The police should not record crime

Thursday, 7 May 2015

The American criminologist Harold Pepinsky got in touch with us recently after reading the explanation of crime statistics by our Director, Richard Garside.

Professor Pepinsky highlighted an article he wrote, published in 1987, based on an analysis of police recorded crime trends in Sheffield.

In the article he argues that the police 'will record trends they are paid for or threatened to avoid, by incentives which have no demonstrable relation to changes in the behaviour of groups of residents'. Furthermore:

'statistics tell much more about people who compile them than about statistical subjects. "Notifiable offences" are police behaviour... There may be some point in trying to explain how police count crime, but there is no apparent point in asking police to do the counting in the first place... I cannot draw inferences about how much victims suffer from the peculiarities of how police do the recording'.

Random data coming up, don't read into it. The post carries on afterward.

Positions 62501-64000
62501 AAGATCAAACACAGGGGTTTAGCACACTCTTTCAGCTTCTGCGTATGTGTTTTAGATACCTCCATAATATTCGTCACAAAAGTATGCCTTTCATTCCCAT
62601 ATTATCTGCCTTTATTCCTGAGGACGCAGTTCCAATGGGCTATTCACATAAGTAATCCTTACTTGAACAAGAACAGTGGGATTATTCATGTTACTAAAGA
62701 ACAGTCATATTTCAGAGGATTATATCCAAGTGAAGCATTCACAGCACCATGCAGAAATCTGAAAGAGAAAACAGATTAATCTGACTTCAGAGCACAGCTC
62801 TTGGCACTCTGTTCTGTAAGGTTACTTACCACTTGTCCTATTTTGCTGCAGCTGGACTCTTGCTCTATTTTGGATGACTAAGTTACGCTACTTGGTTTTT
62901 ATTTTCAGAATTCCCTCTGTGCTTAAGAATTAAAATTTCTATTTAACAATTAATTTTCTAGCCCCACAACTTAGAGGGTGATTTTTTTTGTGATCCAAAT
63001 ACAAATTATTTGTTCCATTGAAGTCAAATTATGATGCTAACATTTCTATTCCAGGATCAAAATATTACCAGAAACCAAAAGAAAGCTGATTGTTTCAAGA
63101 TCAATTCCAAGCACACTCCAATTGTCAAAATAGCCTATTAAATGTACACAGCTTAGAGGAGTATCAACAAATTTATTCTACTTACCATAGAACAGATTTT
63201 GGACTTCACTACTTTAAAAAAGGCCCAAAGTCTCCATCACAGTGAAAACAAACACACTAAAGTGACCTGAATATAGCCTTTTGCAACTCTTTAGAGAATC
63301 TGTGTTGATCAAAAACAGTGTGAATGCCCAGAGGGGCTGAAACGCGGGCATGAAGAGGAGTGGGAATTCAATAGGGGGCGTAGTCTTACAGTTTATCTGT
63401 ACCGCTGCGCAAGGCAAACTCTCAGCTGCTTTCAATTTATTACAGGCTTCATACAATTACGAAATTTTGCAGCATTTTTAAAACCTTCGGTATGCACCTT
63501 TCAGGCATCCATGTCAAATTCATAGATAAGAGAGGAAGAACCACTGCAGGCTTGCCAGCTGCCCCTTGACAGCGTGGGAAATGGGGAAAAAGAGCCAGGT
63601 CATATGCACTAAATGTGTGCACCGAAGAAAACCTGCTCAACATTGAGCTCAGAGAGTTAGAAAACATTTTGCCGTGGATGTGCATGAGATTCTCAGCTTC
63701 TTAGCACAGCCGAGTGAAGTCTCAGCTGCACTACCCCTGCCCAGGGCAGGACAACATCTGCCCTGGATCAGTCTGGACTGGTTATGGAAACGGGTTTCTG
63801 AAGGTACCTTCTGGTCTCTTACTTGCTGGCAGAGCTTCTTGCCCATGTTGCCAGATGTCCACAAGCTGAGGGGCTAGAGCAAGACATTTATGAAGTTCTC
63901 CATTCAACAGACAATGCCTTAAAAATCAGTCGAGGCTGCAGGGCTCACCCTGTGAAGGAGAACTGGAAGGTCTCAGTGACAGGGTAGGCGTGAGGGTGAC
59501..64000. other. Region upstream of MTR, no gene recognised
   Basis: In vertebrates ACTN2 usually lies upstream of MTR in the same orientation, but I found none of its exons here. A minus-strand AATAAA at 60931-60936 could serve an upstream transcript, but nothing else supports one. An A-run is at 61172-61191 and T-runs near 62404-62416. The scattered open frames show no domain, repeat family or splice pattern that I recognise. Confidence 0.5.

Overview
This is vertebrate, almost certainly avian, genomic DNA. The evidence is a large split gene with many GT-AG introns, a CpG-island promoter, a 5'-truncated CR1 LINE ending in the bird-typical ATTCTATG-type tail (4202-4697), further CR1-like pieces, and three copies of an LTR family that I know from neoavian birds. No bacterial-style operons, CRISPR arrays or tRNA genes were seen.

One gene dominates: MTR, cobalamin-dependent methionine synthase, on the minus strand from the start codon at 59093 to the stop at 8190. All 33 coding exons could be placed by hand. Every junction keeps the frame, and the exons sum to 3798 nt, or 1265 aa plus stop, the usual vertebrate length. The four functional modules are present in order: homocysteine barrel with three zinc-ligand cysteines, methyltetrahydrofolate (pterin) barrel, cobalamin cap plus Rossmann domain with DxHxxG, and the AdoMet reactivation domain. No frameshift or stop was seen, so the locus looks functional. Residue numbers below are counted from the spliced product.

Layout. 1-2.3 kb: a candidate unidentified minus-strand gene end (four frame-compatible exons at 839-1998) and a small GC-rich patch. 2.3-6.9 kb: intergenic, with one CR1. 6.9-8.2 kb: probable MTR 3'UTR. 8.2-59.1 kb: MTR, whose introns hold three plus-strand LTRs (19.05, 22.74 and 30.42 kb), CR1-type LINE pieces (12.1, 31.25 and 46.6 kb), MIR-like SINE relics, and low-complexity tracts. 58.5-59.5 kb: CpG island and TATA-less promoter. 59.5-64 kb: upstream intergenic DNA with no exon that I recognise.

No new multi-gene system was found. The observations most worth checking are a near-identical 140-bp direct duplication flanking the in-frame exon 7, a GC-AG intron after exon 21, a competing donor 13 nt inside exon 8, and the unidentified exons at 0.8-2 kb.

He concludes that 'counting crime is not a sensible way to do criminology or criminal justice'.

Professor Pepinsky's full article - 'Explaining police-recorded crime trends in Sheffield' - can be read here (paywall).